TaxGrrrl, Philly Congressman Found Guilty On All Charges In Corruption Case. “The original investigation centered on Fattah Sr.’s bid for Mayor of Philadelphia in 2007. To finance that campaign, Fattah allegedly borrowed $1 million, which was disguised as a loan to a consulting company in order to avoid reporting requirements.”

Ex-banker pleads guilty to helping Americans evade taxes  

Former Swiss Banker Pleads Guilty to Conspiring with U.S. Taxpayers and Other Swiss Bankers to Defraud the United States
Former ATO intelligence analyst Ron Shamir is now pitted in a David and Goliath legal struggle with his former public service bosses who are bringing the full might of the Commonwealth government to bear as they try to silence him Tax Offices Covert Operations Against Taxpayers Exposed

The former tax official who exposed alleged "covert operations" by the ATO is now living a "Kafka'-esque nightmare" and must be protected (a)gainst reprisal, says a key independent senator. Nick Xenophon says the case of former Taxation Office intelligence analyst Ron Shamir highlights the risks faced by anyone who exposes wrongdoing in public life ATO whistleblower Ron Shamir should be protected: Nick Xenophon

Robert Wood, Swiss Banker Pleads Guilty To U.S. Tax Evasion As IRS Hunts Offshore Accounts. Bank secrecy isn’t very secret anymore

Jack Townsend: The blog has been corrected as a result of new information:  UBS has indicated that the client consented to the disclosure of Singapore account information, thus mooting the summons enforcement issue.  Corrections are made in this blog entry where appropriate, and are specifically noted
Another Crack in Foreign Account Secrecy - UBS Delivers Singapore Affiliate Records Pursuant to IRS Summons

Serb tycoon jailed for five years for aiding tax evasion

Tax efficiency no longer primary driver for offshore investment

From a new Economic Journal article by Kim Oosterlinck:
During World War II, artworks significantly outperformed all alternative investments in Occupied France. With the surge in demand for portable and easy-to-hide (discreet) assets such as artworks and collectible stamps, prices boomed. This suggests that discreet assets may be viewed as crypto-currencies, demand for which varies depending on the environment and the need to hide value. Regarding art market valuation, this paper argues that while some economic actors derive significant utility from conspicuous consumption, others value the discretion offered by artworks. Motives for purchasing art may thus vary over time.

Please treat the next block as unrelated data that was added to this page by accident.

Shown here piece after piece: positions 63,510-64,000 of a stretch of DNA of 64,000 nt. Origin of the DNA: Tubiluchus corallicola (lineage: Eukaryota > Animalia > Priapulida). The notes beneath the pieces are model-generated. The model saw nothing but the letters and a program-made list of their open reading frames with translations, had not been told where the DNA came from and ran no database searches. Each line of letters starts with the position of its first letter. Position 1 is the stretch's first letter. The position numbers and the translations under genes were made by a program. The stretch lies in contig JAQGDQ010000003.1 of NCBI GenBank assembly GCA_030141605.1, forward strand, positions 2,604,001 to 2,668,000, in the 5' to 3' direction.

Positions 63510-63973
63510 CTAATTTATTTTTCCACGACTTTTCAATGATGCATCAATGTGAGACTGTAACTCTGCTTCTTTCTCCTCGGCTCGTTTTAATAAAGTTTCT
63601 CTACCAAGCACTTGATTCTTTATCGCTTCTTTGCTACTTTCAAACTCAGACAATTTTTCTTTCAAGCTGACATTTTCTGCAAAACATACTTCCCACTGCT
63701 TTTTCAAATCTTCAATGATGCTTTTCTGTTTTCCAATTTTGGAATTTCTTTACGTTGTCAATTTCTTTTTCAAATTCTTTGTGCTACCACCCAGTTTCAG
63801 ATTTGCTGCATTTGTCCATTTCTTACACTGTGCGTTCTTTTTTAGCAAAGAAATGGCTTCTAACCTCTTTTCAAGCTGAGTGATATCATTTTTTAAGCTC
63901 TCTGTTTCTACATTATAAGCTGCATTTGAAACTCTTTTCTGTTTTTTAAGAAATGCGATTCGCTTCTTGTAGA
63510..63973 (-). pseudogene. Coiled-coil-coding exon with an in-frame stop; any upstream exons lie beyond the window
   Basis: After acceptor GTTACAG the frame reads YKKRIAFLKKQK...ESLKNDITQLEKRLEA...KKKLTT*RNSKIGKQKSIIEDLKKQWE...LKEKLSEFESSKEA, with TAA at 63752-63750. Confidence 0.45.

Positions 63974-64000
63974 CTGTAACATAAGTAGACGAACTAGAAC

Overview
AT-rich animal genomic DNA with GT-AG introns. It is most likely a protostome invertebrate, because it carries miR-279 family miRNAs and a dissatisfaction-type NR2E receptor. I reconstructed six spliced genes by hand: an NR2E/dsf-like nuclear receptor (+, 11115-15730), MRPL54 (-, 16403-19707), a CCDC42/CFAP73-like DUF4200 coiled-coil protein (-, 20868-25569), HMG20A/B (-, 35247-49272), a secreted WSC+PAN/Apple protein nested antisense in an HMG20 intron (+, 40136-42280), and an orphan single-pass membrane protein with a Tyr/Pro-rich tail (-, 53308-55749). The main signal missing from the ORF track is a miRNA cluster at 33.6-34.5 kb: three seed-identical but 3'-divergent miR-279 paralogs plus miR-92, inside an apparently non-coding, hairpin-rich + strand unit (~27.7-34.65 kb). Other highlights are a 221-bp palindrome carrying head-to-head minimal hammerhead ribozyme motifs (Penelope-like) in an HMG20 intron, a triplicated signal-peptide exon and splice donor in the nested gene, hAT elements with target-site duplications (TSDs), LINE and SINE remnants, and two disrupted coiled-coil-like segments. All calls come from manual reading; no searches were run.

The pointer is from Kevin Lewis.  And via Samir Varma, here is a new piece on how the returns to fine art have been overestimated.

Wall Street Journal editorial, Treasury's Inversion Scythe (online title: The Obama-Lew Business Tax Raid: Treasury’s New Rules Give More Power to the IRS):
Is Treasury Secretary Jack Lew trying to impose a new tax burden on all businesses in the United States? Or is he merely unable to shoot at politically disfavored companies without hitting the rest of the economy? These questions arise because businesses across the U.S. are learning they’ll have to change how they manage their cash to satisfy Mr. Lew’s latest regulatory diktat.

Platinum Partners raided by federal agents amid dual investigations Reuters

Wall Street Journal, House Republicans Seek to Eliminate IRS Chief’s Paycheck: